Putin offers Ukraine bailout boost
Russian President Vladimir Putin has opened his wallet in the battle with the European Union over Ukraine's future, saying Moscow will buy 15 billion dollars (£9.2bn) worth of Ukrainian government bonds and sharply cut the price of natural gas for its economically struggling neighbour.
The announcements came after Mr Putin held talks in Moscow with Ukrainian President Viktor Yanukovych, who is facing massive protests at home for his decision to shelve a pact with the EU in favour of closer ties with Moscow.
Russia's bailout package angered protesters, who immediately accused Mr Yanukovych of selling the country out to the Kremlin and pressed demands for his ouster.
Washington said the Kremlin agreements would not address concerns of the demonstrators in Kiev and German Chancellor Angela Merkel dismissed what she described as a "bidding competition" over Ukraine.
Mr Putin's move came as Ukraine said it desperately needs to get at least 10 billion dollars (£6.2bn) in the coming months to avoid bankruptcy. The Fitch ratings agency has given Ukraine's bonds a B-minus rating, which puts them in "junk bond" territory.
Mr Putin sought to calm protesters in Kiev by saying he and Mr Yanukovych didn't discuss the prospect of Ukraine joining a Moscow-dominated economic bloc they fear will pull their country closer into Russia's orbit.
Mr Yanukovych has manoeuvered between Russia and the EU in an apparent search for the best possible deal. He has insisted Ukraine intends to sign the EU agreement but wants to negotiate better conditions.
Mr Putin said the Russian state-controlled gas monopoly, Gazprom, will cut the price that Ukraine must pay for Russian gas deliveries by about one-third.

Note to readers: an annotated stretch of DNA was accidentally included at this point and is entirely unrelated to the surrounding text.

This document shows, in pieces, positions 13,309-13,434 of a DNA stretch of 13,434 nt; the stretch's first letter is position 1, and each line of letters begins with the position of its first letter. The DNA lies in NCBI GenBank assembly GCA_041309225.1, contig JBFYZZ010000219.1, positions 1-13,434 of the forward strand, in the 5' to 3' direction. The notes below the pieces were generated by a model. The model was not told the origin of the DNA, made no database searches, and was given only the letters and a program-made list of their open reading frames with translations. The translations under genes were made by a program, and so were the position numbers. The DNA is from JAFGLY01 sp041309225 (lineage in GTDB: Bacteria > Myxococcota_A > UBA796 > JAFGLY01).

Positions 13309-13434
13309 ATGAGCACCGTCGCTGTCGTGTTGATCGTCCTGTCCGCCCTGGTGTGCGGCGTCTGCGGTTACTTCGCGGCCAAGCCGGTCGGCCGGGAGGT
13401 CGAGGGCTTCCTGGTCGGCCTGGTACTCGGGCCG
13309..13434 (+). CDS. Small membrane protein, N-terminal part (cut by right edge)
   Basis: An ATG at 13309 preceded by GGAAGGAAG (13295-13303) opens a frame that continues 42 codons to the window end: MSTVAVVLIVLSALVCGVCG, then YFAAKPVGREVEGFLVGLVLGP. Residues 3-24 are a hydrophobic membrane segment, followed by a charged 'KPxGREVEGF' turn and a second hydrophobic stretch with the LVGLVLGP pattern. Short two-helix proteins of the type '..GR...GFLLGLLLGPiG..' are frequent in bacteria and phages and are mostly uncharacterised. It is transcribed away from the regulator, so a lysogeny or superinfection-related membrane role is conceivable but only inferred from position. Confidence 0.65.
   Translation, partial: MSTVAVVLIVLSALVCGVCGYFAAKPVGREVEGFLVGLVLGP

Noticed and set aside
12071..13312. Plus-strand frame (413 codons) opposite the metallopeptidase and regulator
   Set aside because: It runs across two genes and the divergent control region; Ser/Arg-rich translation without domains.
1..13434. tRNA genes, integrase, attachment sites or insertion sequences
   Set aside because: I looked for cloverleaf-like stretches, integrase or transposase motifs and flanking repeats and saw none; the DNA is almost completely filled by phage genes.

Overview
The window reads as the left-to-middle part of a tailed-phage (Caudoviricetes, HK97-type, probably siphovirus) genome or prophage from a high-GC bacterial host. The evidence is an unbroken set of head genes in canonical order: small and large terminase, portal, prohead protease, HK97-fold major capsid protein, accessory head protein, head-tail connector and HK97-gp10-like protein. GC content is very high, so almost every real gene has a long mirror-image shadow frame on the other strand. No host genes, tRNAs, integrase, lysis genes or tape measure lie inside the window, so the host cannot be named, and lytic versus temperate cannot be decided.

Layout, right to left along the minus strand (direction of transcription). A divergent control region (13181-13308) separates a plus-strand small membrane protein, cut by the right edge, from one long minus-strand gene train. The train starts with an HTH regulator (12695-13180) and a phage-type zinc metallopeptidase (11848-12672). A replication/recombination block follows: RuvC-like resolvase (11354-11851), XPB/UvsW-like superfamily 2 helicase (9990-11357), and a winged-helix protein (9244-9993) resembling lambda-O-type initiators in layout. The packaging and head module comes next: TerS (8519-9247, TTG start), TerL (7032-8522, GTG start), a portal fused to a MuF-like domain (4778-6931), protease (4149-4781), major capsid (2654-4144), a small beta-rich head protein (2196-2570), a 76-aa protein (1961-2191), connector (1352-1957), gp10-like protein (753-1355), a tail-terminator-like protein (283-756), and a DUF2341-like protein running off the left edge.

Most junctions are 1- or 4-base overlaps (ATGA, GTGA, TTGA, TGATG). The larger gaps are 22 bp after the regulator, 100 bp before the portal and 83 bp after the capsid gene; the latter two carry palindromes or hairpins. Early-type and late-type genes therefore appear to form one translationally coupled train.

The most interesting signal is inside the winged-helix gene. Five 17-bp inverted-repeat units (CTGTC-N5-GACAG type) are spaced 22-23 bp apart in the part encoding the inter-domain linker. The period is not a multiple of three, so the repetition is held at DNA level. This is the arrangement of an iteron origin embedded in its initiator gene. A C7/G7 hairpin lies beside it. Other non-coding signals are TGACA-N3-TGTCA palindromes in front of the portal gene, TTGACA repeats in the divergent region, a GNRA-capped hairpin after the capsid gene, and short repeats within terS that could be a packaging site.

Ukraine serves as a key conduit for Russian natural gas exports to Europe, and fierce gas pricing disputes between the neighbors have repeatedly resulted in supply cuts to EU customers.
Mr Yanukovych explained last month's decision to spike the EU agreement as necessary to improve ties with Russia, which has banned or halted imports of some Ukrainian goods and threatened more sanctions if Ukraine signs the EU pact. The EU has been cool about Ukraine's pleas for a bailout.
Ukrainian opposition leaders, speaking to protesters who have camped on Kiev's main Independence Square for nearly a month, quickly denounced the Kremlin agreements and accused Mr Yanukovych of treason.
Vitali Klitschko, a world heavyweight boxing champion who quit boxing to concentrate on politics, accused Mr Yanukovych of making Ukrainian assets collateral for the Russian bailout.
"The only way out for the country is early elections," he told a crowd of over 10,000 protesters. "We are all staying here and will fight for the right to live in a free country."
The opposition leaders vowed to continue their protests, if necessary through New Year and Orthodox Christmas, celebrated on January 7, calling for the ousting of Cabinet and demanding early presidential and parliamentary elections.